So we started planting corn 3 weeks ago today, and it is finally coming up. This was the first experiment we planted, a strip till test on Farm 3. It has been cold, cloudy and wet since then, and I was getting nervous. In good conditions we see emergence in around 9 days. But we had seen germination and growth, just slow. It was still cool this week, and wet. We just thought we could maybe get going again today.
Here's Dan watering transplant trays in the greenhouse. The greenhouse has been a great asset this year. Some of those look big enought to plant. "HEY DAN, WHY DON'T YOU GET STARTED SETTING THEM IN THE FIELD?" He said "OK, now leave me alone, camera boy!"
Well I always thought it was a good idea to work when you had extra help, and that is what we had at the farm today: The Agronomy Guys are here! Dan and Tim B told them how much fun it was to sit on the transplanter dropping vegetable starts into the ground, and wouldn't you know it, they took the bait. Below we see Alan and Jay planting cabbage or broccoli or something like that. Alan and Jay aren't used to sitting down on the job, but it's required here. We also see Brian keeping a close lookout on the rookies. (Alas, I have never gotten to do this. After all, I like fun too.)
Here is the view from behind and we see Dan and Tim B checking progress while Cory checks his phone for messages.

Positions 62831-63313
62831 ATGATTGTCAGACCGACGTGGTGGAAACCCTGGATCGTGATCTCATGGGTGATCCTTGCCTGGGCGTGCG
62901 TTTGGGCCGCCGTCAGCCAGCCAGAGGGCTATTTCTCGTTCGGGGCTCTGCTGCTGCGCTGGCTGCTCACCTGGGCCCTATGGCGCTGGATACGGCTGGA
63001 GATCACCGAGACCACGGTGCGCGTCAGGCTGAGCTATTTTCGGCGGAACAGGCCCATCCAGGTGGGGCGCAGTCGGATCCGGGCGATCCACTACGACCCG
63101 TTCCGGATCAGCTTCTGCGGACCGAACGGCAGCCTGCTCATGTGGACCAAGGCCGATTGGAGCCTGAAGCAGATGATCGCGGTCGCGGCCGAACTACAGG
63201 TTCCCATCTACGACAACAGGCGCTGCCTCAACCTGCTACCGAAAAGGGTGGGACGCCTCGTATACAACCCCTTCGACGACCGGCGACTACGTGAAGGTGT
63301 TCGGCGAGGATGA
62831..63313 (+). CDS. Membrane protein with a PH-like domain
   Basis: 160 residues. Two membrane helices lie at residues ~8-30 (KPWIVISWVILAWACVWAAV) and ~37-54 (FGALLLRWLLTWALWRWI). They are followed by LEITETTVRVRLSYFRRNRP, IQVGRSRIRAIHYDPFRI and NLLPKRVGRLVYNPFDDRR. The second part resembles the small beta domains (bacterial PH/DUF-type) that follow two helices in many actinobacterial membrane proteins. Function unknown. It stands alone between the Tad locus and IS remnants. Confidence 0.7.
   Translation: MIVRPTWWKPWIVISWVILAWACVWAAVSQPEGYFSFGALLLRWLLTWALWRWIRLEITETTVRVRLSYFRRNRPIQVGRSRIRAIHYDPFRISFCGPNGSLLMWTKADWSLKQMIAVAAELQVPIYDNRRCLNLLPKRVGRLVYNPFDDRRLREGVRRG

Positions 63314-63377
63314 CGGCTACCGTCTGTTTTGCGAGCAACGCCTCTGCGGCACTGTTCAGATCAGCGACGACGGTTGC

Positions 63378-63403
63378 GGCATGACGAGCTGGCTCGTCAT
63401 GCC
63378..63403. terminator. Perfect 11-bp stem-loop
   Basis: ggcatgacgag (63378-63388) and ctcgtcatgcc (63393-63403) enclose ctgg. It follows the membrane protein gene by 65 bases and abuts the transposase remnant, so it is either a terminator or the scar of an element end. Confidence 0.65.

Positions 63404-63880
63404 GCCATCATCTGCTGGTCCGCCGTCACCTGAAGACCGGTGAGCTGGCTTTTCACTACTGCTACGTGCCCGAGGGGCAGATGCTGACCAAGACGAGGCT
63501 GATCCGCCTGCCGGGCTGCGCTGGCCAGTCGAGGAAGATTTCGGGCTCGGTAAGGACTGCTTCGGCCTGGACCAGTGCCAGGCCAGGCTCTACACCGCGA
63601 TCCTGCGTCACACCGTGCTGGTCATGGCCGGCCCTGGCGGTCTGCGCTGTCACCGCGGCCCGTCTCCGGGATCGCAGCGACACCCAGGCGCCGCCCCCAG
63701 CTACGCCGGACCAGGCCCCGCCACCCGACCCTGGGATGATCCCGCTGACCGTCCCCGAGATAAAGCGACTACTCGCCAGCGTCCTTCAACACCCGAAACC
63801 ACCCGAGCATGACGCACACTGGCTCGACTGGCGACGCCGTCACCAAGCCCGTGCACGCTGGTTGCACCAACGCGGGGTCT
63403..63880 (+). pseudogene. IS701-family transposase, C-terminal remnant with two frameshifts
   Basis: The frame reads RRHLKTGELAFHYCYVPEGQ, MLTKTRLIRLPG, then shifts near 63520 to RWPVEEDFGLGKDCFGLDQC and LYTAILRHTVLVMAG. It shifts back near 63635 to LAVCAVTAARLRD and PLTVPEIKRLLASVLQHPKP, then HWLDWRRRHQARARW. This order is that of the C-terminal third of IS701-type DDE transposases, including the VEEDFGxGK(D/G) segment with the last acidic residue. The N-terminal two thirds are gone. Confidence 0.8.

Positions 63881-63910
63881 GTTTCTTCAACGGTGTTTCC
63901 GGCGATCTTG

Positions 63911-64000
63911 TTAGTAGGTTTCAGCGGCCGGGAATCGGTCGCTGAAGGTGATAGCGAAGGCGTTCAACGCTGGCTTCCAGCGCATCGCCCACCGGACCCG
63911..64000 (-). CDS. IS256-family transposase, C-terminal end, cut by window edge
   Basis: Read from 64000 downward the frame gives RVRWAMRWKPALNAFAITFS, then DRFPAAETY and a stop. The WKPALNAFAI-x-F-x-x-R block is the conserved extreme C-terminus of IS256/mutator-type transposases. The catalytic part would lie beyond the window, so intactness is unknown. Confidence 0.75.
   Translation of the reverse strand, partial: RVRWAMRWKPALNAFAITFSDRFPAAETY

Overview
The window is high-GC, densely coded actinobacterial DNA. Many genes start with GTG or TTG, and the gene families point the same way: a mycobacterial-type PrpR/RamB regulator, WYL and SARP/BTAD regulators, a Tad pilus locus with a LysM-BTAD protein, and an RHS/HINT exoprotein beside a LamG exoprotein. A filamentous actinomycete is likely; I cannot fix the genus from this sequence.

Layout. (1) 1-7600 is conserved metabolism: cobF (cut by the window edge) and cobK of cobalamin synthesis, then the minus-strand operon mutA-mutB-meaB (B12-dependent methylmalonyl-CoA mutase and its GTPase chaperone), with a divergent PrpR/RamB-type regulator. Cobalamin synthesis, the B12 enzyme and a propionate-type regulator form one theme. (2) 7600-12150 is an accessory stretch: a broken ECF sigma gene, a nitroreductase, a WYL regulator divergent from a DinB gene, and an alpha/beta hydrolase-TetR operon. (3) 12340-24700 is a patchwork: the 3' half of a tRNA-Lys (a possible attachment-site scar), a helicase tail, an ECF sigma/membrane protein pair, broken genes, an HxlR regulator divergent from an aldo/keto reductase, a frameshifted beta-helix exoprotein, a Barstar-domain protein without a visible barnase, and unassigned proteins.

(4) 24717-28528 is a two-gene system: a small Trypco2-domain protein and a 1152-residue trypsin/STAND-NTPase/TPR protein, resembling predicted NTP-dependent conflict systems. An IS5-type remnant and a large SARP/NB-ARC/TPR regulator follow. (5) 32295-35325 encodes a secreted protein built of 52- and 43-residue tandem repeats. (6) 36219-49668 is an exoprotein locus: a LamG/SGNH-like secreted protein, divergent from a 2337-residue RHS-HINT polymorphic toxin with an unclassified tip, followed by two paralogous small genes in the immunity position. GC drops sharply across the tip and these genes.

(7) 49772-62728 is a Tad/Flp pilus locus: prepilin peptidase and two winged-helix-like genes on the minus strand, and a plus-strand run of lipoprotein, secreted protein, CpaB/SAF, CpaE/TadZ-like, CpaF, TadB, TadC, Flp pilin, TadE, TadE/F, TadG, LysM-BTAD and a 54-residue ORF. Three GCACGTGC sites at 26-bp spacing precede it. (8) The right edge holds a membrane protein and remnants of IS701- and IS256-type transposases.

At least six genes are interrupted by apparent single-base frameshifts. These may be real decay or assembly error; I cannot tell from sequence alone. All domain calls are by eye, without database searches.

We have a newcomer at the farm, for the summer anyway. Kirk Geldersma is our MSU intern who will be helping us with the research plots this summer. Kirk is a junior majoring in Crop and Soil Science and comes from Belding, MI, on the West side of the state. Kirk's family farm grows potatoes and apples. He is a welcome addition, and knows he had some pretty top-notch predecessors. Welcome aboard Kirk.
Below Cory assists Stephanie with the fertilizer treatment mixing as he checks his phone for messages. (He's a busy guy after all. He gets fertilizer questions from all over the hemisphere.)
One field was dry enough to plant some corn into, and that was Farm 6. It is pretty sandy. After checking seed depth and spacing, Tim D makes a pass on the border rows as Kirk checks out the planter. Cory checks hi phone for....well you know the rest.
This is a no-till covercrop test where we planted some ryegrass strips after soybean harvest last fall. (I may have showed it last fall. I'll check.) But this will be a long-term test in corn and soybeans, plus some other treatments are there. But it was nice to see the sun shine for 10 minutes today while I took this picture.
Tomorrow will be another blog-worthy day at the farm. I just feel it!